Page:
UN to inspect North Korean vessel

REUTERS, PANAMA CITY and MIAMI

Sat, Jul 20, 2013 - Page 6

A UN team is due to arrive in Panama next month to inspect a North Korean ship which was seized carrying arms from Cuba, a potential breach of UN sanctions that the US said was “incredibly concerning.”

The five-member team of UN experts are expected to arrive on Aug. 5 to examine the ship, Panamanian government officials said.

The military cargo is suspected of being in violation of a UN arms embargo that covers all exports by Pyongyang and most imports. North Korea is under a host of UN, US and other sanctions due to repeated nuclear and ballistic missile tests since 2006 in defiance of international demands that it stop.

North Korea has asked for the ship and crew to be returned but Panama has not responded, saying that Pyongyang has no official representation in the Central American nation.

“There are no North Koreans in Panama, and we don’t have any plans to respond to them,” Panamanian Security Minister Jose Raul Mulino said.

The US government has strongly backed Panama’s seizure of the ship, the Chong Chon Gang.

“There is a process in place and we are supportive of that process, because the bottom line is that any alleged violation of Security Council sanctions is incredibly concerning to us,” US Department of State spokeswoman Marie Harf told reporters.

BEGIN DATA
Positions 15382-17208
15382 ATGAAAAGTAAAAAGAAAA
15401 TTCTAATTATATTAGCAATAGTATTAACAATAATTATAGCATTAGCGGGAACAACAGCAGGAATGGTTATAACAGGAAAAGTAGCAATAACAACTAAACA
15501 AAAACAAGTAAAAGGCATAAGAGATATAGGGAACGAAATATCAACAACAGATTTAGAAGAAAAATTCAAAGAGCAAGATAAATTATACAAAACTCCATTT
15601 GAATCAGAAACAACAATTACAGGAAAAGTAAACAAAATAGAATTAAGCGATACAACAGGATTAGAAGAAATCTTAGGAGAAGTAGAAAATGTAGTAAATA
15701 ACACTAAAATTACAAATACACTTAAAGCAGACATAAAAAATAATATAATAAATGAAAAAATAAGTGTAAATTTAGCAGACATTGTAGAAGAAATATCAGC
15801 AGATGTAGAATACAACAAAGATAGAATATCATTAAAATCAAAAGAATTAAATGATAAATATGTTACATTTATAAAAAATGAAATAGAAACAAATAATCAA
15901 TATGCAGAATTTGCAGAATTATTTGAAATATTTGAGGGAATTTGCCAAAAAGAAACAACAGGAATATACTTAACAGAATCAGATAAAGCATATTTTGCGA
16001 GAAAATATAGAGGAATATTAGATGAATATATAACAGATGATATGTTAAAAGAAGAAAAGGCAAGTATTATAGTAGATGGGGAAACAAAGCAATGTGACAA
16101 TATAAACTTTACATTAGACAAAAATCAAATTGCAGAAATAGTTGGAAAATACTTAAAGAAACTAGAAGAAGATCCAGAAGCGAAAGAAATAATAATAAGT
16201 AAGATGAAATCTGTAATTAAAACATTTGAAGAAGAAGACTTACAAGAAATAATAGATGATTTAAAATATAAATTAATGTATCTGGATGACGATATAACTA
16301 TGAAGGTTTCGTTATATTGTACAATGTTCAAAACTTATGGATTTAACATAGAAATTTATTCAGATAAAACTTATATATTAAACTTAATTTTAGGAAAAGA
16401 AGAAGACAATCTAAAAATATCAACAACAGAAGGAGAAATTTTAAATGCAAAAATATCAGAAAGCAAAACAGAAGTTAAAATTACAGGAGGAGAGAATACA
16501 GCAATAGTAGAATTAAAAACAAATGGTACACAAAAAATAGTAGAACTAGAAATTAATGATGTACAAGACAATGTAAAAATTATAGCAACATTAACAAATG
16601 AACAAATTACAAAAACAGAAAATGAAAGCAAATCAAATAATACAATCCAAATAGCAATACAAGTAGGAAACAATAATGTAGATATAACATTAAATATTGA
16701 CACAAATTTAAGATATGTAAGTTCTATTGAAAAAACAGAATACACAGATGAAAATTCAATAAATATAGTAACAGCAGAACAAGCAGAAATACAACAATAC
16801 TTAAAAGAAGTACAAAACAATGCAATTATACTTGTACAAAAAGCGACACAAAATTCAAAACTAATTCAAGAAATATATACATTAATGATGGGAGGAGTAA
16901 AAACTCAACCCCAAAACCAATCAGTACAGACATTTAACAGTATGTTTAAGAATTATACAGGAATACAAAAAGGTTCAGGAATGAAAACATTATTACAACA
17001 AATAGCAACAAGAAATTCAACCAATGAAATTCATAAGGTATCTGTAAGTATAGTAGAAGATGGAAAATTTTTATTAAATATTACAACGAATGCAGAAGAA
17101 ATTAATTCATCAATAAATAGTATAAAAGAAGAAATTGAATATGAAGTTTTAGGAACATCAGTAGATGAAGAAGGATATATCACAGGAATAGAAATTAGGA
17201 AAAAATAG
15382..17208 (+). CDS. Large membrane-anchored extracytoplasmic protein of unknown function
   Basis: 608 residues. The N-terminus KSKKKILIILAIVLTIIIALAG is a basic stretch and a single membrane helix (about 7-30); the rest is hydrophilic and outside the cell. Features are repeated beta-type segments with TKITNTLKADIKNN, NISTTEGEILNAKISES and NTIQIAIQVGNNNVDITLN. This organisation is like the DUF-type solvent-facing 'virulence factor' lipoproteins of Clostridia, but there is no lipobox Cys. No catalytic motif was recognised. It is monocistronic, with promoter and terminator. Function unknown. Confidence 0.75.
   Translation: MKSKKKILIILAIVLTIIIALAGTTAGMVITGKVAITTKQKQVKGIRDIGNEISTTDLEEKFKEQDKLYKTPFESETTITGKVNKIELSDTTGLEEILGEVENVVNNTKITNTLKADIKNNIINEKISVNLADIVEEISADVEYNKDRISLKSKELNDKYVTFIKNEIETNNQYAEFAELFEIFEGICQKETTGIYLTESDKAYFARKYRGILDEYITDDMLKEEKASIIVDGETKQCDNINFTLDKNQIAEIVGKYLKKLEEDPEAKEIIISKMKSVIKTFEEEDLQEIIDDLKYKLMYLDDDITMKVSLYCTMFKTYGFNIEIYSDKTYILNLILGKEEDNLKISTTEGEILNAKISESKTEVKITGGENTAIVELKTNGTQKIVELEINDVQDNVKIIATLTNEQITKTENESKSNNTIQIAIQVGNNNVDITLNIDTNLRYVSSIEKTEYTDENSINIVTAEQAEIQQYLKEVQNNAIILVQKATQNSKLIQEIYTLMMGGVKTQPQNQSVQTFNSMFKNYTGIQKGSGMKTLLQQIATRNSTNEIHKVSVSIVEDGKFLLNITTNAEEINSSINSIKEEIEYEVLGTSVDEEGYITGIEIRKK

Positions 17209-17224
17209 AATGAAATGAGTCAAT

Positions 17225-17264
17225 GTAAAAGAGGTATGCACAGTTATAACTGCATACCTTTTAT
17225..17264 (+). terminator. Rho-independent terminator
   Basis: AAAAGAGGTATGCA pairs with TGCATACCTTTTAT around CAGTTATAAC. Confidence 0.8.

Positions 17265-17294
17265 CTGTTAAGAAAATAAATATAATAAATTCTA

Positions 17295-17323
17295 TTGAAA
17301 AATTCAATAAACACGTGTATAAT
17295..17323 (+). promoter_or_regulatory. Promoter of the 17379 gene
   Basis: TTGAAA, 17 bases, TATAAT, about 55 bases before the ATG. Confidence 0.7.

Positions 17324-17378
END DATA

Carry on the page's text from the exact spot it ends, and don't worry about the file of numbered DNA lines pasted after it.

Panama has been at pains to underline it acted alone in seizing the ship, though security experts say the US, which operated the Panama Canal until a final withdrawal on Dec. 31, 1999, is likely to have provided assistance.

A Panamanian frigate on routine patrol stopped the ship off its Atlantic coast last week and seized its cargo after a tense standoff with the North Korean crew.

The 35 crew members were arrested and charged with attempting to smuggle undeclared arms through the canal.

“No Americans were involved in the operation,” a Panamanian official familiar with the incident said.

Officers on the frigate were alerted by the Chong Chon Gang not issuing a transponder signal as required by maritime law, and suspected it was smuggling drugs, the official said, speaking on condition of anonymity.

“It was a drug bust that came up with weapons,” the official said.

After an extensive search that took several days authorities discovered the weaponry aboard and Cuba later said it was “obsolete” Soviet-era missile equipment, MiG fighter jets and other arms being sent to North Korea for repair.

Panama has 100 police cadets unloading the sugar in the port of Manzanillo and have so far only cleared one of the four holds, a Panamanian official said.

The UN team had initially planned to arrive on Tuesday but delayed their trip to give Panama more time to empty the cargo.

Earlier on Thursday, Britain’s ambassador to the UN said the UN Security Council sanctions committee would examine the case.

The UN team of investigators heading to Panama will be drawn from a panel of experts appointed by UN Secretary-General Ban Ki-moon to monitor sanctions imposed on North Korea, according to diplomats within the Security Council.